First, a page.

A Change of Leadership
    66 THE STARS AND STRIPES
    America Enters the War
    67 A BOLSHEVIK BANNER
    Russia in Turmoil
    68 CULLEY'S SOPWITH CAMEL
    The Battle for the Skies
    69 A TRENCH MORTAR FROM VIMY
    The Battle of Arras and Nivelle's Offensive
    70 A TOY SOLDIER
    Mutinies in the French Army
    71 A GERMAN OFFICER'S CAP
    The Third Battle of Ypres - "Passchendaele"
    72 GORDON HASSELL'S TANK MASK
    The Battle of Cambrai
    73 A SIMPLEX TRENCH LOCOMOTIVE
    Logistics in the War
    74 THE "C TYPE" AERIAL CAMERA
    British Intelligence During the War
    75 PRIVATE HIGHGATE'S CHARGE SHEET
    Military Discipline and Deserters
    76 SIEGFRIED SASSOON'S REVOLVER
    Writers at War
    77 JOHN SINGER SARGENTS GASSED
    Artists' Responses to the War

PART 5: FROM NEAR-DEFEAT TO VICTORY
    80 THE FOOD QUEUE
    Shortages and Rationing In Britain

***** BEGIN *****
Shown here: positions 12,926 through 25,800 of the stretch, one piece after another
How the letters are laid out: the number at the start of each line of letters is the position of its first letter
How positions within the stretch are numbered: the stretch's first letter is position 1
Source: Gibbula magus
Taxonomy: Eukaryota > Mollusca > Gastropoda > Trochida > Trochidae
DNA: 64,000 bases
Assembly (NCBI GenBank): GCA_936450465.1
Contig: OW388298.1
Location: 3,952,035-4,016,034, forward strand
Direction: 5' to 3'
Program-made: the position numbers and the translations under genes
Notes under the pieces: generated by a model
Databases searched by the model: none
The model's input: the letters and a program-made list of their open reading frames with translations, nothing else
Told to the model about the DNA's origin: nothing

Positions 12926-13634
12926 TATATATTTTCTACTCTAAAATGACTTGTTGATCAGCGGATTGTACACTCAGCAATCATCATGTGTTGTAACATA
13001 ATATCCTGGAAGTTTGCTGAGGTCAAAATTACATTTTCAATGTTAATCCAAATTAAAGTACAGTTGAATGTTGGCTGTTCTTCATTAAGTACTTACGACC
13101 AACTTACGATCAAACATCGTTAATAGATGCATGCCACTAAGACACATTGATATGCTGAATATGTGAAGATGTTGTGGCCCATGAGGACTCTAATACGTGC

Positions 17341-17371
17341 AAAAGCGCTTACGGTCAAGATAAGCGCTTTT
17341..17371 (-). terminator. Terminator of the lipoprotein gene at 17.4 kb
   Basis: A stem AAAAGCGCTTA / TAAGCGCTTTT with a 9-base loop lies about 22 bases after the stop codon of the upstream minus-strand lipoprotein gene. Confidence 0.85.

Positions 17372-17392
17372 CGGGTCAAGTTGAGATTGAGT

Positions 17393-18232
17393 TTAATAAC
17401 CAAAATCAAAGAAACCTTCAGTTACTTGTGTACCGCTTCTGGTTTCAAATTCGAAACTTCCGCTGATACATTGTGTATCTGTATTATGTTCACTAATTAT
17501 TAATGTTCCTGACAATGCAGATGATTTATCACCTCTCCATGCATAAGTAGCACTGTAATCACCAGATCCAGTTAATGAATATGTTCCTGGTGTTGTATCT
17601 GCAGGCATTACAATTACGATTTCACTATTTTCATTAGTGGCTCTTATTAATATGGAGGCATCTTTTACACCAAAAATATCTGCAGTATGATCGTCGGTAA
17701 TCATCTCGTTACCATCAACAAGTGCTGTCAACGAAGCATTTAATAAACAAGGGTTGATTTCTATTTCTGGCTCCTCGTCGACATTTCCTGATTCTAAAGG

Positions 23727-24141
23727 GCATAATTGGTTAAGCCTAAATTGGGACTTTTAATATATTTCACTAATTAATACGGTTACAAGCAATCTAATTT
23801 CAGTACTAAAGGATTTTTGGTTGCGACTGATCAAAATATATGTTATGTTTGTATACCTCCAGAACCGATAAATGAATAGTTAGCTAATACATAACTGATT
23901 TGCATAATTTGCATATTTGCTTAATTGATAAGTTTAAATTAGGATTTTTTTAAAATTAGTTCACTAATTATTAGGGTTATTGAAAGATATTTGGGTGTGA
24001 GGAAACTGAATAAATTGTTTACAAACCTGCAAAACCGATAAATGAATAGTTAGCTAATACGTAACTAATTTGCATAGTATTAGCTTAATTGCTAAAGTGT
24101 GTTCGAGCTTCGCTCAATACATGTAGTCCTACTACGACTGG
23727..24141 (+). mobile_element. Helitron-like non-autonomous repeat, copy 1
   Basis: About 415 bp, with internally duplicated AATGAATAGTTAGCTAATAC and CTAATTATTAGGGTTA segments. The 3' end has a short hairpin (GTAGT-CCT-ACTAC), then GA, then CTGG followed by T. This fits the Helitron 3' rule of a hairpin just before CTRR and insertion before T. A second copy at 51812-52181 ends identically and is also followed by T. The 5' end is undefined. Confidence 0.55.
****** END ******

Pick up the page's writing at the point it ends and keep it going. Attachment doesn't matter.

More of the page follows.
81 A RATION OF EGGS
    Germany under the Blockade
    82 THE PRESIDENTS FOURTEEN POINTS
    US Peace Feeler and Russian Exit
    83 DAZZLE CAMOUFLAGE FOR SHIPS
    Convoys and "Q" Ships
    84 FIELD MARSHAL HAIG'S
    SPECIAL ORDER
    The German Spring Offensives - Kaiselschlacht
    85 A TOBY JUG FOR THE FIELD MARSHAL
    Generalship in the War
    86 THE RED BARON'S BROKEN ENGINE
    Fighter Aces and the Later Air War
    A BRITISH MARK V TANK
    The Black Day of the German Army
    88 CAPTURED GERMAN SHOULDER STRAPS
    The Last Hundred Days
    89 A WREATH FOR SALADIN
    The End of the Palestine Campaign
    90 AN ERSATZ NIGHTDRESS
    The Collapse of the Central Powers
    91 QUEEN MARY'S UNION JACK
    The Armistice
    92 "HANG THE KAISER"
    The Khaki Election

Part 6: A NEW EUROPEAN LANDSCAPE
    93 SIR WILLIAM ORPEN'S UNKNOWN BRITISH SOLDIER
    The Paris Peace Conference
    94 A GUN TO SHOOT SEAGULLS
    The End of the High Seas Fleet
    95 A NEW STAMP FOR A NEW COUNTRY
    The Birth of the League of Nations
    96 THE OLD KAISER'S CROWN
    Germany in Turmoil
    97 AUGUSTUS AGAR'S BOAT
    The Allies Versus the Bolsheviks
    98 THE FAMOUS NERY GUN
    The Creation of the Imperial War Museum
    99 GUNNER MILLER'S CROSS
    War Graves and Remembrance
    100 A SKETCH FOR THE CENOTAPH
    Enduring Symbols of the Great War

MAPS
FURTHER READING
INDEX
OBJECT SOURCE REFERENCES
ACKNOWLEDGEMENTS